Businesses come and come all too often across Texas. Many fail in the first year, and roughly 95 percent of small businesses fail within the first five. But here today, 10 years after opening their doors, Birds Barbershop has withstood the test of time, and has rocked out every step of the way.
They say birds of a feather flock together, and the same could be said for brains behind this creative barbershop, Michael Portman and Jayson Rapaport, two native Texans from Laredo who found their way to Austin, after pursuing careers on the coasts as Michael moved to California and Jayson to New York. I was able to sit down with Michael to learn a bit about the history of Birds between his busy schedule, and from the sound of it, things won’t be slowing down anytime soon.
“The business got started in 2006,” Portman said.“Jayson and I are both from Laredo, and he was my only friend here, and I moved to town and asked him where to do all the basic services of daily life, and haircuts came up and he didn’t really have a good answer… so we just kind of went from there.”
And from there they went to the top, creating a brand that seemingly made an immediately positive impact in the neighborhoods where Birds built their nests. It’s no surprise that the barbershop has seen such great success though. The brand created an experience unlike any other, mixing the functionality of a barbershop with the liveliness of a salon with a casual party atmosphere, bringing in an array of entertainment including the likes of artists such as Dizzee Rascal and Lykke Li. Their recipe was a success from the beginning, earning Birds the title of Austin’s Best Barbershop from readers of The Austin Chronicle — a claim to fame Birds would keep through 2015, and is the likely front-runner for this year as well.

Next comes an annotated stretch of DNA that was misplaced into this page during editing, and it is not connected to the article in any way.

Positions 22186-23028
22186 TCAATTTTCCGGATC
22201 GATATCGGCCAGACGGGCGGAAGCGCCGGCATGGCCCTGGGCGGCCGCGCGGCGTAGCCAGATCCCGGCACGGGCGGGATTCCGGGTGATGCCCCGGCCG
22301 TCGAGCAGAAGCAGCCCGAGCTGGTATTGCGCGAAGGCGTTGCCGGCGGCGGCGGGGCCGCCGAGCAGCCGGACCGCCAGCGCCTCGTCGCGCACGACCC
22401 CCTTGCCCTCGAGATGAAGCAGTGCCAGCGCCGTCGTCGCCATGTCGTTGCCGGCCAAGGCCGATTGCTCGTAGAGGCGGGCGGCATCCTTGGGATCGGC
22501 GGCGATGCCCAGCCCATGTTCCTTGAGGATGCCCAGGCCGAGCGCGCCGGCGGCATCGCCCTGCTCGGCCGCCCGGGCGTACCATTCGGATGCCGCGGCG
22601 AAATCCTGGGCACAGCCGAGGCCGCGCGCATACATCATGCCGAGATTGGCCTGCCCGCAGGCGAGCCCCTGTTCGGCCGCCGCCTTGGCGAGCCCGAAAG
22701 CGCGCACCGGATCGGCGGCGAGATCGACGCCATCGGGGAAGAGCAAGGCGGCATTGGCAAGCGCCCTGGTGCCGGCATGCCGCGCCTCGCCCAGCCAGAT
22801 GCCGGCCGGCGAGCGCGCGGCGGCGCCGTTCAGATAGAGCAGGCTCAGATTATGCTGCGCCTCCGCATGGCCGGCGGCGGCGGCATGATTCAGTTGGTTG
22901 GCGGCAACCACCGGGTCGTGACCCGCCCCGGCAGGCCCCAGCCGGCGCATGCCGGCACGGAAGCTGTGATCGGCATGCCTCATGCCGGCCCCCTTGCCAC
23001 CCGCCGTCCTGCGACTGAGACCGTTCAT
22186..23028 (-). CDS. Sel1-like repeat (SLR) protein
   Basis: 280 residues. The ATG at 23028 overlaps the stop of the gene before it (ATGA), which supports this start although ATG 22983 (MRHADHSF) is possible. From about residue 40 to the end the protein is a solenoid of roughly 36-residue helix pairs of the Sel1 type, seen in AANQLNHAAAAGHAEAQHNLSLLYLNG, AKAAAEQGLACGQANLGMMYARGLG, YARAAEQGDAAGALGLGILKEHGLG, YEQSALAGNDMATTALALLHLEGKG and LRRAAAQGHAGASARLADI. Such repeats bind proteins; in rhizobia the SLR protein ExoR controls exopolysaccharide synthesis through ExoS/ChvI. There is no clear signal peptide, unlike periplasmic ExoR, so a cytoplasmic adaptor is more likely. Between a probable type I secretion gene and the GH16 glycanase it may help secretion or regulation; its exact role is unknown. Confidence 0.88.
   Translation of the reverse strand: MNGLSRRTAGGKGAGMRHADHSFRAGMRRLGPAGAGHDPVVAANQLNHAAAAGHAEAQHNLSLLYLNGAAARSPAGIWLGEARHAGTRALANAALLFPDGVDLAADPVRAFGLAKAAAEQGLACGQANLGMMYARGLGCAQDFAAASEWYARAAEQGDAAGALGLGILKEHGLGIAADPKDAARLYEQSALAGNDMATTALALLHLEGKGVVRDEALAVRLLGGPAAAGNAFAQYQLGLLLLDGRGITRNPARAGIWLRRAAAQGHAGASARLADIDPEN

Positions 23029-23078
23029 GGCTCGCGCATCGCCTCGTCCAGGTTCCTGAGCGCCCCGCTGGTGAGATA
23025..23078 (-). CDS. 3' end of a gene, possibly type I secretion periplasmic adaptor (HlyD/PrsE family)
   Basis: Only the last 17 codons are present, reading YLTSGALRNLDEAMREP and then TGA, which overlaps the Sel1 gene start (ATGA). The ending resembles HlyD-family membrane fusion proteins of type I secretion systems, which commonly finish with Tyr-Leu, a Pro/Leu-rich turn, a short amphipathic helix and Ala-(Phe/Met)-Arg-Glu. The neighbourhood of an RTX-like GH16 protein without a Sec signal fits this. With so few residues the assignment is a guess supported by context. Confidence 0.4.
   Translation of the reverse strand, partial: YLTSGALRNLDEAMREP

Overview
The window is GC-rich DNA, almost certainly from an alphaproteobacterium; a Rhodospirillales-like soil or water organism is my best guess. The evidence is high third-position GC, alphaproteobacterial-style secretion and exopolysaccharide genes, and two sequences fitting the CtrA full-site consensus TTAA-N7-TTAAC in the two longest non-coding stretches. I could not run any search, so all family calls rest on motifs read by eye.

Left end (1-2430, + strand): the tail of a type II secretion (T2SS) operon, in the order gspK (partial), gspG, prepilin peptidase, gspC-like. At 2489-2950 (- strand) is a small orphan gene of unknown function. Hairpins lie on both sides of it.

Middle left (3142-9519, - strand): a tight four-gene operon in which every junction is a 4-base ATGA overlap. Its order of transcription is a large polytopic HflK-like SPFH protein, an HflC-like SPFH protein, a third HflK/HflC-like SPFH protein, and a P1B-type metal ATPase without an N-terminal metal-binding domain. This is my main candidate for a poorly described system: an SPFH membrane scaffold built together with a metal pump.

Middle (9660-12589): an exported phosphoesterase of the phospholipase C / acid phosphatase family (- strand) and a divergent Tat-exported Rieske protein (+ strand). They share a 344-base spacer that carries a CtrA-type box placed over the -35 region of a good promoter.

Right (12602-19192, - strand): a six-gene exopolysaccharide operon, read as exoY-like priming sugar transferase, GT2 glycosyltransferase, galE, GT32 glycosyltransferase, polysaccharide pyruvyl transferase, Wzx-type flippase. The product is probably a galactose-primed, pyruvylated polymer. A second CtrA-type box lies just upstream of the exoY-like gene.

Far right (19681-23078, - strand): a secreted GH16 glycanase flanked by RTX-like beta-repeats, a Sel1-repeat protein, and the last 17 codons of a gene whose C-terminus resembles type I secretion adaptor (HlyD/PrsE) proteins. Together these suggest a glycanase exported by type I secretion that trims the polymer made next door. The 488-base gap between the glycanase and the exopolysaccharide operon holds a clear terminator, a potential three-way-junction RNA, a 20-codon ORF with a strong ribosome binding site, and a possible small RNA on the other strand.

One of the features that has been at the core of the culture of Birds has been the atmosphere which they have created for everyone who comes through the doors. Anyone who knows Birds knows about their unique aesthetics in each shop — live DJs mixing tunes, special events, as well as the complementary beer upon request — but the soul of Birds dives much deeper than the glitz and glamour. The stylists that help customers look their best have a very different business model than the average shop, in that they aren’t renting their chair.
“We’re a very employee-first culture, if I had to whittle it down to two words,” Portman explained. “I had worked for Disney and on national political campaigns, Jayson had worked on Wall Street, worked for Merrill Lynch – you know really in the system – both of us doing the fortune 500 grind-work, and I think that while we learned a ton and all of that informed our confidence to do this, there was a sense of ‘we haven’t liked most of our jobs, so how are we going to create a company but also create a place that everybody looks forward to coming to work at.”